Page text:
Protesters in the Afghan capital demanding the resignation of President Ashraf Ghani’s government after this week’s devastating truck-bomb attack clashed with riot police on Friday and at least four people were killed.
The violent protests added to pressure on Ghani’s fragile and divided government, which has been powerless to stop a string of high profile attacks in the capital that have killed hundreds of civilians over recent months.
Wednesday’s bomb attack, at the beginning of the Muslim holy month of Ramadan, was one of the worst in Kabul since the US-led campaign to topple the Taliban in 2001 and underlined the growing violence across much of the country.
More than 1,000 demonstrators, many carrying pictures of bomb victims, rallied in the morning near the site of the blast, which killed more than 80 people and wounded 460, holding Ghani and Chief Executive Abdullah Abdullah responsible.
“The international community has to put pressure on them and force them to resign,” said Niloofar Nilgoon, one of a relatively large number of women taking part in the protest. “They’re not capable of leading the country.”
As the standoff continued, the protest appeared to become more tense, with regular bursts of gunfire ringing out.
Police in riot gear used water cannon and tear gas to block protesters, many throwing stones, from gaining access to the road leading to the presidential palace.
By mid-afternoon, an official at the city’s Italian-run Emergency Hospital said at least four people had been killed and “several” wounded. The bodies of some of the dead, wrapped in white shrouds were held in the open by protesters.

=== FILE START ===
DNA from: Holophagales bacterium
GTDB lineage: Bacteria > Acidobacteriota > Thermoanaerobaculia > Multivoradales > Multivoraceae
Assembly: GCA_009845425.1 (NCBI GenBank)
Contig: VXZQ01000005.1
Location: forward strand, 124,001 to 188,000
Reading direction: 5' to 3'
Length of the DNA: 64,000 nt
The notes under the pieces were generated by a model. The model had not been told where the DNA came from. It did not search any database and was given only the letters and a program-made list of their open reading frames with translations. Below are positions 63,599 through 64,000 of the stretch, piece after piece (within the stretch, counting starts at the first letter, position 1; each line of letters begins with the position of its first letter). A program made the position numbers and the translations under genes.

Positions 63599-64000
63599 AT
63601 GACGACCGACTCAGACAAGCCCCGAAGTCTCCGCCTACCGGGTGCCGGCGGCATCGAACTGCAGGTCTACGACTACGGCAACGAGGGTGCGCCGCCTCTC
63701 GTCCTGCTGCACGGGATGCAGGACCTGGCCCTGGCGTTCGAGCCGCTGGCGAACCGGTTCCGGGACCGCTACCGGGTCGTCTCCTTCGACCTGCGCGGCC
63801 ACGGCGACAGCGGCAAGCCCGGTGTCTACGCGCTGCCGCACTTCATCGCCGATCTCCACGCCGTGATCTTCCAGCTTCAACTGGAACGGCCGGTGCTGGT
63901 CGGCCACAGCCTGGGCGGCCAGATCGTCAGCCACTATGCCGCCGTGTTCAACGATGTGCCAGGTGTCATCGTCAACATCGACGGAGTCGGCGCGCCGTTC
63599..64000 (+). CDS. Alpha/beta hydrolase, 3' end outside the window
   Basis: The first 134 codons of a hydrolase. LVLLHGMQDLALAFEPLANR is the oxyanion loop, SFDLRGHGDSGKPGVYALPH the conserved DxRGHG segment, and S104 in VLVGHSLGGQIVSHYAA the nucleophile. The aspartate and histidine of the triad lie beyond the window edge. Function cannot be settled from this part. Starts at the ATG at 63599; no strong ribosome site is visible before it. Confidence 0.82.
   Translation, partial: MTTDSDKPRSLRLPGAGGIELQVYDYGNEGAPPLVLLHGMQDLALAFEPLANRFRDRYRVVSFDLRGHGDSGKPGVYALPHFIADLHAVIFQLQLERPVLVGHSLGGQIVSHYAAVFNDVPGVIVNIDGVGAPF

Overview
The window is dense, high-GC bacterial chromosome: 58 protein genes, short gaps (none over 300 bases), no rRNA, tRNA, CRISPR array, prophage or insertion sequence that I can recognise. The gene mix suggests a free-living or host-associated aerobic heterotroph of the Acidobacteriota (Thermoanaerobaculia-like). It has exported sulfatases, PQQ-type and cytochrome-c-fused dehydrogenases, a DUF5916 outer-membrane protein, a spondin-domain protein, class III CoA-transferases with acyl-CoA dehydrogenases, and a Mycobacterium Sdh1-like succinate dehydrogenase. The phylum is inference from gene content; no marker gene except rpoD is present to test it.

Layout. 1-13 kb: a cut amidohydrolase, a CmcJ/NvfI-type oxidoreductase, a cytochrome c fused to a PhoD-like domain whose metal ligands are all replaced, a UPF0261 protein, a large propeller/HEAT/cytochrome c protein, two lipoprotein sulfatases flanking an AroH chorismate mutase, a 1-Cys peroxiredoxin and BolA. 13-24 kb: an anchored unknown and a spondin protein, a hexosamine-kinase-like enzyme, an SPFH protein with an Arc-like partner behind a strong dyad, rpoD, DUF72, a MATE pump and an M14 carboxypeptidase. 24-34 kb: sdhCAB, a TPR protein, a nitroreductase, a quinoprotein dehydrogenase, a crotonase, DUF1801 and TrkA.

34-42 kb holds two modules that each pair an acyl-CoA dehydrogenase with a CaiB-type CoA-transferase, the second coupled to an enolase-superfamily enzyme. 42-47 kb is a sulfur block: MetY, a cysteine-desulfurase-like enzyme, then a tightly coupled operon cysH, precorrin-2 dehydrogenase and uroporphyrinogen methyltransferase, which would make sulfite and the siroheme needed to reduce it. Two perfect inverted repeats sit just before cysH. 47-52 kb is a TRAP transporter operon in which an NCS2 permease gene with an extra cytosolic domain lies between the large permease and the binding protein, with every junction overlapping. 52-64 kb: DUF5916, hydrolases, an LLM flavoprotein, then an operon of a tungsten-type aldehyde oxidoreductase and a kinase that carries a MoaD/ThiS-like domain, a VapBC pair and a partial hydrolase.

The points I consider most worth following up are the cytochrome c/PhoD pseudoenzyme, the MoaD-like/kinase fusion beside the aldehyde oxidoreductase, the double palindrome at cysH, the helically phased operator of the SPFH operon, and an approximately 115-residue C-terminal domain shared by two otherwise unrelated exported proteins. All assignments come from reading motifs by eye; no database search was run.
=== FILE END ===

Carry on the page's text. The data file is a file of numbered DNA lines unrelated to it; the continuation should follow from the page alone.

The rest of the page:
Among the dead was the son of a prominent politician, according to Afghan media reports.
As well as attacking the government, some protesters demanded that Ghani execute prisoners from the Haqqani network, the Taliban-affiliated militant group that intelligence officials blame for the attack.
“Until we do that, we won’t have peace. The only way to get security is to punish criminals,” said another protester, Asadullah, who like many Afghans goes by one name.
However most of the anger appeared directed against the Western-backed government, underlining growing impatience with its failure to ensure security, almost three years after most foreign troops left Afghanistan.
“Ghani! Abdullah! Resign! Resign!” read one banner adorned with the pictures of bloodstained children and held out of a car window.
The pressure on the government complicates the choice facing US President Donald Trump’s administration which is considering plans to increase the number of American troops in the country by between 3,000 and 5,000 to help break what US commanders say is a “stalemate” in the war.
Taliban insurgents now control or contest about 40 percent of the country. Even before the attack, 715 civilians had been killed in the first three months of the year after nearly 3,500 in 2016, the deadliest year on record for Afghan civilians.